Strategic Giving: the Visionary Generosity of John Thornton
This story appeared on the BBC News website. An Oxford University academic has pledged to donate one million pounds to charitable causes in his lifetime, and has set up systems for regular giving to start delivering on this undertaking. Dozens of people have joined him in this initiative to “Give as Much as you Can”.
John Thornton (1720-1790) would have rejoiced. Historically, he marks the start of a significant shift in Christian social entrepreneurship. Having begun with sheer philanthropy, giving large sums to good causes, he came to see that strategic giving and the creation of enterprises would benefit the needy more in the long term.
He was one of the richest men in England, having made a fortune trading between Hull and the Baltic states. A devout Christian, Thornton gave the equivalent today of £25,000 to good causes, every year for fifty years (well over a million in his lifetime). He provided food and blankets for the starving. He paid debts and fines to get the poor released from debtors’ prison. He supported missionary societies and funded the distribution of bibles.
In time, Thornton realised the greater good that would come from having men of influence in key positions. So he used his wealth to ‘buy’ the livings of important parishes, so the he could install the minister. Most notably, he brought John Newton, the converted slave ship captain and author of “Amazing Grace”, from rural obscurity to the church in Lombard Street in the city of London, which was attended by members of parliament, bankers and successful merchants. This greatly furthered the Evangelical cause, which lay at Thornton’s heart.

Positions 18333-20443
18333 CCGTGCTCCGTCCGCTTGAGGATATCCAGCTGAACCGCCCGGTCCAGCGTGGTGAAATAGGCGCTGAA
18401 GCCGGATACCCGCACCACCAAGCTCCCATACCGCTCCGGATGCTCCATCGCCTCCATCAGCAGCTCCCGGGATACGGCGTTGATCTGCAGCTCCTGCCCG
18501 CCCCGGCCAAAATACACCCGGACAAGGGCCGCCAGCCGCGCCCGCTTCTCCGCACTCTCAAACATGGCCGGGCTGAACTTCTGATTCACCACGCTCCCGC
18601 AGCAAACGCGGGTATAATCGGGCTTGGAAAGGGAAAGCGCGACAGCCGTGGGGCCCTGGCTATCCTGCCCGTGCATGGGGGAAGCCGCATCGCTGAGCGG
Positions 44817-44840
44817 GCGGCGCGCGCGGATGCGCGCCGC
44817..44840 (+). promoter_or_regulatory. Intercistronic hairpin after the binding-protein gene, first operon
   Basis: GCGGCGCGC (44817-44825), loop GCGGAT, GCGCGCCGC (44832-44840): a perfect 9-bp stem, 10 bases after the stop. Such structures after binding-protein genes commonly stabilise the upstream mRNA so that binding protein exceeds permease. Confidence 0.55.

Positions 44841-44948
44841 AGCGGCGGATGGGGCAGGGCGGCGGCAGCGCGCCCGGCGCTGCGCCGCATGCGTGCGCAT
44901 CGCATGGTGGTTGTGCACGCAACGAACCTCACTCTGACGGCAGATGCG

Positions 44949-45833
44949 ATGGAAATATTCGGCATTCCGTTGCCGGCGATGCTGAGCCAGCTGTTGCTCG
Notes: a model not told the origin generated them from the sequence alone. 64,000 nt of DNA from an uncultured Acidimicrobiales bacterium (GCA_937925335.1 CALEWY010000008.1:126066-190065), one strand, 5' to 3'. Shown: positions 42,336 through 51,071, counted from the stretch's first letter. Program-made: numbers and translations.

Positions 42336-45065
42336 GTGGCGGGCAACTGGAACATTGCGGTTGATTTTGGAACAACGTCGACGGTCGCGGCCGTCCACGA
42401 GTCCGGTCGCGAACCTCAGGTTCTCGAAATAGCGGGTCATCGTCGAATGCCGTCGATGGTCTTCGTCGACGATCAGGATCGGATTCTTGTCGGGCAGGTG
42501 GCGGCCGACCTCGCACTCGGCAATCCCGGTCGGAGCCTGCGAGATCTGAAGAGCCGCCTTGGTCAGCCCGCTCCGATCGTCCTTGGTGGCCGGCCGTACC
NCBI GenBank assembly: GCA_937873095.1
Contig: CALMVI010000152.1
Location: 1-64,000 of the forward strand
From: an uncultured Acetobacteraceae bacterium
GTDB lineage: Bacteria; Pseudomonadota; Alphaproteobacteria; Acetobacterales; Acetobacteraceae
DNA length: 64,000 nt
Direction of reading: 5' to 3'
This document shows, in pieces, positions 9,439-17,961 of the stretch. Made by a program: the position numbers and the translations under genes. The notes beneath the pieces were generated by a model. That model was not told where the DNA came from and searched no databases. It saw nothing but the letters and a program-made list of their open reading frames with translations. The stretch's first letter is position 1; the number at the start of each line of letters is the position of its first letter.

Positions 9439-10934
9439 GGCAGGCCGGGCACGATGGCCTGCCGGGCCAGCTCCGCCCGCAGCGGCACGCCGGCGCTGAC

He also came to see the value of education and training. He aided Lady Huntingdon in setting up her ministers’ training college at Trefeca, South Wales, with an interest-free loan. He ploughed funds into a school for native American Indians in Connecticut, and founded Dartmouth College in New Hampshire, a prestigious establishment where a hall of residence still bears his name.
A curious juggling of values had to be maintained. Thornton never missed the chance to make a profit in business, but at home he was scrimping and saving in order to have more to give. What he started was carried on by his son Henry with his friends William Wilberfore (his cousin’s husband), Zachary Macaulay, Henry Venn and the rest, who not long hence would form the Clapham Sect, the archetypal Christian social entrepreneurs.